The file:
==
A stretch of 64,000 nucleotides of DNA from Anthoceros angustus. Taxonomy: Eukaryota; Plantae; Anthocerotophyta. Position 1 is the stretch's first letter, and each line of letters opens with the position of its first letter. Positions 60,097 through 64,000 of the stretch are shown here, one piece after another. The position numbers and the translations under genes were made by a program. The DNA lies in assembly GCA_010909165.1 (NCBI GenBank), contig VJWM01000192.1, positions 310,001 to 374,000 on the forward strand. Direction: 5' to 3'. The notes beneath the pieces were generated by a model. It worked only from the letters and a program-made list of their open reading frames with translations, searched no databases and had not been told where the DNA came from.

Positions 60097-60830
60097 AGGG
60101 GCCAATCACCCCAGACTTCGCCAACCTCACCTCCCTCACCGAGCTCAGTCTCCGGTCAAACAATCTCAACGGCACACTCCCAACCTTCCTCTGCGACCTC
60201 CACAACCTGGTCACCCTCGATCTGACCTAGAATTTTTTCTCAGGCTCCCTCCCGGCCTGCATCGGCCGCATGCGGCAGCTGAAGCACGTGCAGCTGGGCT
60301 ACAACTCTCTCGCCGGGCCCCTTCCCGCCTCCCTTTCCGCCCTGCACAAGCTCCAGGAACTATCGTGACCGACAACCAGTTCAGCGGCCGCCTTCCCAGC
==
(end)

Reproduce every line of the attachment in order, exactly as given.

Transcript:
A stretch of 64,000 nucleotides of DNA from Anthoceros angustus. Taxonomy: Eukaryota; Plantae; Anthocerotophyta. Position 1 is the stretch's first letter, and each line of letters opens with the position of its first letter. Positions 60,097 through 64,000 of the stretch are shown here, one piece after another. The position numbers and the translations under genes were made by a program. The DNA lies in assembly GCA_010909165.1 (NCBI GenBank), contig VJWM01000192.1, positions 310,001 to 374,000 on the forward strand. Direction: 5' to 3'. The notes beneath the pieces were generated by a model. It worked only from the letters and a program-made list of their open reading frames with translations, searched no databases and had not been told where the DNA came from.

Positions 60097-60830
60097 AGGG
60101 GCCAATCACCCCAGACTTCGCCAACCTCACCTCCCTCACCGAGCTCAGTCTCCGGTCAAACAATCTCAACGGCACACTCCCAACCTTCCTCTGCGACCTC
60201 CACAACCTGGTCACCCTCGATCTGACCTAGAATTTTTTCTCAGGCTCCCTCCCGGCCTGCATCGGCCGCATGCGGCAGCTGAAGCACGTGCAGCTGGGCT
60301 ACAACTCTCTCGCCGGGCCCCTTCCCGCCTCCCTTTCCGCCCTGCACAAGCTCCAGGAACTATCGTGACCGACAACCAGTTCAGCGGCCGCCTTCCCAGC